Written by Jim Mayo
The history of modern square dancing begins in the late 1940’s. Callers and dancers who were influenced by the Lloyd Shaw Institutes in Colorado returned home to start classes and form clubs. Club dancers learned new styles of dancing. Callers began to experiment with routines that changed as they were danced. Over the next fifty years the modern form of this traditional folk dance became much more intricate and explosively more popular. This book traces the development of modern square dancing through the last half of the twentieth century.
New styles of choreography and a flood of new calls increased the intricacy of the square dancing experience. American square dancing became popular in may countries outside North America. Festivals and conventions combined with vacation travel and dancing in retirement parks and modern square dancing was everywhere. As the dance became more complicated, recruiting new dancers became more difficult. Today modern square dancing is at a crossroads. The decisions ahead and the path we took to get here are discussed in detail by a caller who lived through it all.
Jim Mayo has been a part of modern square dancing from the beginning. As a teenager he made the transition from a traditional square dancer to a modern caller. He has shared in the founding of local caller associations in New England and in 1975 was elected the first Chairman of CALLERLAB, The International Association of Square Dance Callers. He has called and taught callers throughout North America and in Europe, Australia and New Zealand. He helped to write the book on training callers and has been a member of the CALLERLAB Board of Governors since its formation. He is one of a very small group of callers who have been actively calling for fifty years and are still at it.
Square dancing has a long history. Humans have danced almost since the first beings stood on two legs. Rhythm was created by banging a stick on a hollow log or some other primitive means and, as soon as there was rhythm, people tried to match their movement to it. Dancing by groups of eight people arranged on the sides of a square can be traced back several centuries. This form of dancing came to North America with the earliest settlers and became part of the social life of both the United States and Canada. These earliest “square” dances were complete routines. They were learned by the dancers and danced without a caller. S. Foster Damon, in his book “Square Dancing, A History” published in 1957 suggested that the creation of the caller happened in the early 1800’s. He also noted that some attempts to introduce this approach in England met with disdain. In the beginning callers were referred to as “prompters.” Their job was to remind people of the steps of a dance routine they had learned.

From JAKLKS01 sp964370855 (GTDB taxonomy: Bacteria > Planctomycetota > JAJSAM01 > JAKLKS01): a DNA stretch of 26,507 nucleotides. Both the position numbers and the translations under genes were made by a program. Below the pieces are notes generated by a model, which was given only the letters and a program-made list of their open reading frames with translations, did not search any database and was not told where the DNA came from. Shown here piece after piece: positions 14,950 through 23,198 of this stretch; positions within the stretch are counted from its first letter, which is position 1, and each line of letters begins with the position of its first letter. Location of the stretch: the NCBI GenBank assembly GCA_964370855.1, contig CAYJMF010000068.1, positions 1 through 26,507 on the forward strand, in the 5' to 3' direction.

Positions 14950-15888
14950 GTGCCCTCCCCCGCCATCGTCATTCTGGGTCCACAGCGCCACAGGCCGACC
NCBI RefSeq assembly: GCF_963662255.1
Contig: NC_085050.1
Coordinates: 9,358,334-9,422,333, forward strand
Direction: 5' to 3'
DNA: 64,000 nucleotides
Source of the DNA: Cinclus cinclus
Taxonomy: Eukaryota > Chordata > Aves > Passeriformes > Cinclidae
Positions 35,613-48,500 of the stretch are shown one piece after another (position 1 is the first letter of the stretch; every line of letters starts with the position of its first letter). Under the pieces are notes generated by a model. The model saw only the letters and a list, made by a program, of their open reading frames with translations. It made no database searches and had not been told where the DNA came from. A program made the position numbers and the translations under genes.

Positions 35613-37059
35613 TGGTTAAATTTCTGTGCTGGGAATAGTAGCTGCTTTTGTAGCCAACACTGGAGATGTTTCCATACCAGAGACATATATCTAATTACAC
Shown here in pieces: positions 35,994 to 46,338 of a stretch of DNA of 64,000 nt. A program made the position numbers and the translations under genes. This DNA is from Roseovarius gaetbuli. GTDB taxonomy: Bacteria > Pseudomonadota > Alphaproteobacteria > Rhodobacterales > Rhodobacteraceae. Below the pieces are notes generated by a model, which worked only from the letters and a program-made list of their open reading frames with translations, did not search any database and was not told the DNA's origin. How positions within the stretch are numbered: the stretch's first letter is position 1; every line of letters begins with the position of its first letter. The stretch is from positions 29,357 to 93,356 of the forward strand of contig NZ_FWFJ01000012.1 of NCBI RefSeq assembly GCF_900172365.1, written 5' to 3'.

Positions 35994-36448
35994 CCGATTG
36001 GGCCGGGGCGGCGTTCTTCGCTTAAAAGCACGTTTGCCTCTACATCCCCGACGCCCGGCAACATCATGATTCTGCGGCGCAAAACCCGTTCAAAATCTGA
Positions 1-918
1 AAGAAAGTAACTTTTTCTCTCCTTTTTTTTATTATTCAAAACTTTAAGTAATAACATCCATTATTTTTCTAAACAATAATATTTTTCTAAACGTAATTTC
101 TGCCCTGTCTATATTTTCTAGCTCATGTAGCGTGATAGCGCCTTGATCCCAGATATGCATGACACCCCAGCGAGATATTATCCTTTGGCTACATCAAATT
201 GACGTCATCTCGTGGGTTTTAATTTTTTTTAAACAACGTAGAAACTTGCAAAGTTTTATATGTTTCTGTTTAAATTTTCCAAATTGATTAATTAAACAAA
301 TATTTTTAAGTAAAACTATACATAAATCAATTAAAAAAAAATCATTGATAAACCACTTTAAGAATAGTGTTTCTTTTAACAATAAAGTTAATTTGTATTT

The traditional form of square dancing continues to be popular and has changed little from the way it was done in the past. Traditional square dances are complete routines done in the same way each time they are danced. When dance routines pass from one caller to another they are sometimes modified. An individual caller, however, usually presents them without change each time they are done. The history of traditional square dancing has been well documented. Books that have been written about square dance history have, with few exceptions, made no distinction between traditional square dancing and what has come to be called modern western square dancing, even though the modern form of this recreation is significantly different from its traditional counterpart. This book will describe and define that difference. It will also trace the popularity of this new way of square dancing and the changes that have occurred as it continued to develop over the last fifty years.
Modern western square dancing has existed for only a brief period at the end of the centuries-long history of square dancing. The main path of development for “traditional” square dancing continues without interruption and with only minor change. The modern variation is different in significant ways. During the last half of the twentieth century its popularity and growth far outstripped that of its traditional parent. There are areas where traditional square dancing, or its sibling, contra dancing, is quite popular but it never experienced the wild growth of modern club square dancing. As we enter a new century that growth has faded and it is clear that the modern style of square dancing is experiencing difficulty. Many reasons are put forth to explain that difficulty. None of these, however, have been based on a thorough examination of the changes that have taken place in the dancing itself. I hope this history will help us better to understand those changes.
The most fundamental difference between traditional and modern square dancing is the changing of the dance routine as it is being danced. The details of that process and the nature, timing and extent of the change will fill a substantial portion of this book. It is clear that the idea of changing the dance routine did not happen over a short period of time. In fact, the ways in which the dance patterns are changed are still being modified today. There is a tendency among both dancers and callers to regard the activity as static. A casual look at history, however, quickly shows the error of such a view. Unfortunately, few in the modern square dance world have taken even a casual look at history. Perhaps this has been partly because no comprehensive historical document has been available. For most dancers and many callers, square dancing began the night they first walked into beginners’ class. There has been no easy reference available to help them learn how square dancing became such an important part of their lives and that of so many other people. This book will be such a reference.
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